'I lost sight that what mattered was not the facts but the consumer perception, and I didn't see that that had changed.'
Others suggest that FitzGerald was also lucky. He was so far up the ladder that the Unilever top brass couldn't really turn to anyone else. 'Charles Miller-Smith had gone to ICI, Mike Heron had gone to the Post Office.
There was no obvious alternative,' says one associate. If that sounds harsh, he adds, it is not meant to, as no one doubts FitzGerald's abilities.
The only worry is that he may have the wrong style of leadership for Unilever's unusual structure. 'I think if Niall has to watch anything,' says one friend, 'it's arrogance. He does try and do too much, too quickly, and he's likely to upset the Dutch. There's already been a degree of self-aggrandisement, too much dabbling in politics, photos in the Wall Street Journal and Le Temps, and no mention of Morris Tabaksblat ...'
FitzGerald himself dismisses any whisper of friction between British and Dutch arms. 'Morris and I work as a duo,' he says sharply. 'The most important relationship in this business is the one between the two of us, and any attempt to put a wedge between us will be quickly dealt with.' Yet the fact remains that FitzGerald does already have an unusually high profile for a Unilever boss. His determination, as chairman of the CBI's Europe Committee, to argue the case for Britain's entry into the ERM has brought him further column inches. His blunt admission that Unilever would disinvest over here if Britain got left behind earned him an 'On Yer Bike' citation from Sir Norman Tebbit in his tabloid newspaper column.
FitzGerald loved it. He runs through the other critics, Norman Lamont, John Redwood ...'The thing I find extraordinary about the Tories', he says, shaking his head, 'is just how out of touch with the business community they have become in the last few years.'
He has a point, but many within Unilever are still not used to seeing their top executive pilloried in the Sun. While he is not an extravagant man - he has a flat in Kensington and a house in Weybridge, and says he doesn't really spend his £700,000-plus salary package on anything much except holidays and his three children, now nearly all grown up - he does have an urge to lead from the front that unnerves quite a few. He even runs the London Marathon (for Save The Children). But perhaps Unilever needs a colourful leader because, to some, it is simply not a leading-edge company any more. It is too bland and cumbersome. FitzGerald acknowledges that there is a problem of perception. His fear, he says, is that graduates - the firm's lifeblood - may take one look at the company and say, 'Boring old Unilever, why would I want to work for them?' And he knows to his cost how important perceptions are, regardless of reality.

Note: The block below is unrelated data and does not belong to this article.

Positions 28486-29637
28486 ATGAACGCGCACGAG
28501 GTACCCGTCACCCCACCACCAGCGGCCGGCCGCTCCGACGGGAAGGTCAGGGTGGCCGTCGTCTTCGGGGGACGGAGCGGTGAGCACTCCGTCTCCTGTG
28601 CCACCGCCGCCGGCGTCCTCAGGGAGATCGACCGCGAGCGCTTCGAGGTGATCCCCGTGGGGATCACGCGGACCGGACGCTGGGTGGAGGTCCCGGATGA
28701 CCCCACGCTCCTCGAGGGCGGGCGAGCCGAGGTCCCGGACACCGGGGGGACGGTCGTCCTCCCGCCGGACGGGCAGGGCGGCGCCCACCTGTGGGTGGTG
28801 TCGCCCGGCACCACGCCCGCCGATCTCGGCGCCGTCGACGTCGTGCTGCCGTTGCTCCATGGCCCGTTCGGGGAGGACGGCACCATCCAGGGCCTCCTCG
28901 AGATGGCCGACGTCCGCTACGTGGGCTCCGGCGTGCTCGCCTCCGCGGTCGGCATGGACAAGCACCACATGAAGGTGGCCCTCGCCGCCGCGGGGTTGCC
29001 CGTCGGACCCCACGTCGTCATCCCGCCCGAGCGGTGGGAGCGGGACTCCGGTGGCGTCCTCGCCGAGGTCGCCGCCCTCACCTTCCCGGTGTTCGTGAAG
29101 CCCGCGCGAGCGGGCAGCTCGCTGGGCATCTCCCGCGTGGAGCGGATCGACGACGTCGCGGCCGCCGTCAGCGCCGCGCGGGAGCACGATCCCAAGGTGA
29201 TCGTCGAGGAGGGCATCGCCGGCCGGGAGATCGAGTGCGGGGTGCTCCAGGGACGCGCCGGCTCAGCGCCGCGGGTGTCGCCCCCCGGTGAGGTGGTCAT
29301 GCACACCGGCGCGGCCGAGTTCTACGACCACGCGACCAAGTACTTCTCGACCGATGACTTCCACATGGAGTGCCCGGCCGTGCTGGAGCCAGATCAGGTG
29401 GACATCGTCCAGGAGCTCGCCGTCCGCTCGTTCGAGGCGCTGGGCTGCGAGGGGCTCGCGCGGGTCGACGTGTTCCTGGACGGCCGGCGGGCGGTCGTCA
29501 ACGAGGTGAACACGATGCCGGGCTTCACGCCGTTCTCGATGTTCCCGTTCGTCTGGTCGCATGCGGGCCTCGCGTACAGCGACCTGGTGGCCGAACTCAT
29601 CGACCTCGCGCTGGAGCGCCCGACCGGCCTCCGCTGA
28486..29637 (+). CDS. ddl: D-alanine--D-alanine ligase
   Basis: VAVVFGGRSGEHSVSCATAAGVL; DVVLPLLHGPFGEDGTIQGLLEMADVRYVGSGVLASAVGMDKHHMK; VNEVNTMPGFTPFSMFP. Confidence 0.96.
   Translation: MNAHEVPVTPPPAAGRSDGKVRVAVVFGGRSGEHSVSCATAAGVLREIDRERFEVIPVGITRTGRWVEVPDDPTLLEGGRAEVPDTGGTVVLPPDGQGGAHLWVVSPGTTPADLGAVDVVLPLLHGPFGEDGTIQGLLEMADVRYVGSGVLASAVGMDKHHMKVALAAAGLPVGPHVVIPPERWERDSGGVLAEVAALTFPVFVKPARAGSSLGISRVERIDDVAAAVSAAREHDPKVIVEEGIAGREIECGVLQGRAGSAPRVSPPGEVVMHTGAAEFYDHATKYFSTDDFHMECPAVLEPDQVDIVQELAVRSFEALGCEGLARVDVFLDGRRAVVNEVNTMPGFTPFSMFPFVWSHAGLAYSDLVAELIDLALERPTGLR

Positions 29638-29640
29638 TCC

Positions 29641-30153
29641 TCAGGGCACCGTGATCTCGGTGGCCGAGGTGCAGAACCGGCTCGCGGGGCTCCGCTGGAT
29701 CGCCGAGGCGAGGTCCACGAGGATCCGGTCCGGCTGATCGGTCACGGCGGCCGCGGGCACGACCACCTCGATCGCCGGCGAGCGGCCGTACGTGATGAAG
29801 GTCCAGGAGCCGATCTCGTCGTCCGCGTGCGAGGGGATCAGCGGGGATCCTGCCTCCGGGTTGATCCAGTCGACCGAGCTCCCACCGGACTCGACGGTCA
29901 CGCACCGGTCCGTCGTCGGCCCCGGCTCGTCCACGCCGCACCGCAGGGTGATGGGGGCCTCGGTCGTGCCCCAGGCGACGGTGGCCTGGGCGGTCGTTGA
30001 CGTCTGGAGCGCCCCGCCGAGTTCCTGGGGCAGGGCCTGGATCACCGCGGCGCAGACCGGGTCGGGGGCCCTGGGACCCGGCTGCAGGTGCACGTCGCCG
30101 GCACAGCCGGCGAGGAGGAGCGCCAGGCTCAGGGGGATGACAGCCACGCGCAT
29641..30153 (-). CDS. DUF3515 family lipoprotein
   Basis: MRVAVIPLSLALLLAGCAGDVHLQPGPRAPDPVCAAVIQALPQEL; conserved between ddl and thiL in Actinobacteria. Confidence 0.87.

The interview over, he shows me the new conservatory he has built on the roof for entertaining clients. He has cleared the walls of the dining suite and told another director to find the right kind of art to fill them. Unilever has a famous collection of rather docile, contemporary paintings. 'I told him,' says FitzGerald, 'I don't want the usual stuff.
I want something very modern, very up-to-the-minute, very ...', he pauses, rubbing his fingers under his nose, looking for the right word, 'in-yer-face'.
No more boring old Unilever, then. It is certainly hard not to admire FitzGerald's heretical gusto, but you wonder just what some of the company's old hands are making of it.
1945: Born 13 September, Sligo, Ireland
Educated at St Munchins College, Limerick and University College, Dublin
1968: Accountant, Paul&Vincent, Unilever Ireland
1972: Transferred to Unilever's head office in London 1974
Personal assistant to the financial director, Unilever
1976: Overseas commercial officer, Unilever
1980: Financial director, Unilever South Africa
1982: Managing director, Van den Bergh & Jurgens, South Africa
1985: Group treasurer, Unilever
1986: Financial director, Unilever
1989: Edible fats and dairy coordinator and member of the foods executive, Unilever
1991: Group detergent coordinator, Unilever
1994: Vice-chairman, Unilever
1996: Chairman, Unilever
What People Say
'When he knows what he thinks is right he will go for it - with arms, fists and rabbit punches. I like him enormously but I wouldn't want to share a desert island with him.' A colleague 'Niall is a genuine iconoclast. Nothing is sacred. Nothing is unthinkable.'
Cob Stenham, former financial director of Unilever, now chairman of Arjo Wiggins Appleton
'I have known Niall for 20 years. He is very intelligent, amazingly numerate, charmingly articulate and extremely action-oriented. He also likes a fight and hates to lose - he is fearless.'
Dr Iain Anderson, strategy and technology director, Unilever
'Niall is an outstanding manager. He is multi-disciplined and has got that ability to see round corners. He sees where the business is going to and where it is coming from. He must be one of the leading change managers in the world right now.' Howard Kilroy, governor of the Bank of Ireland
'I think if Niall has to watch anything, it is arrogance. He does try and do too much, too quickly, and he's likely to upset the Dutch. There's already been a degree of self-aggrandisement ... too much dabbling in politics, photos in the Wall Street Journal and Le Temps, and no mention of Morris Tabaksblat ...'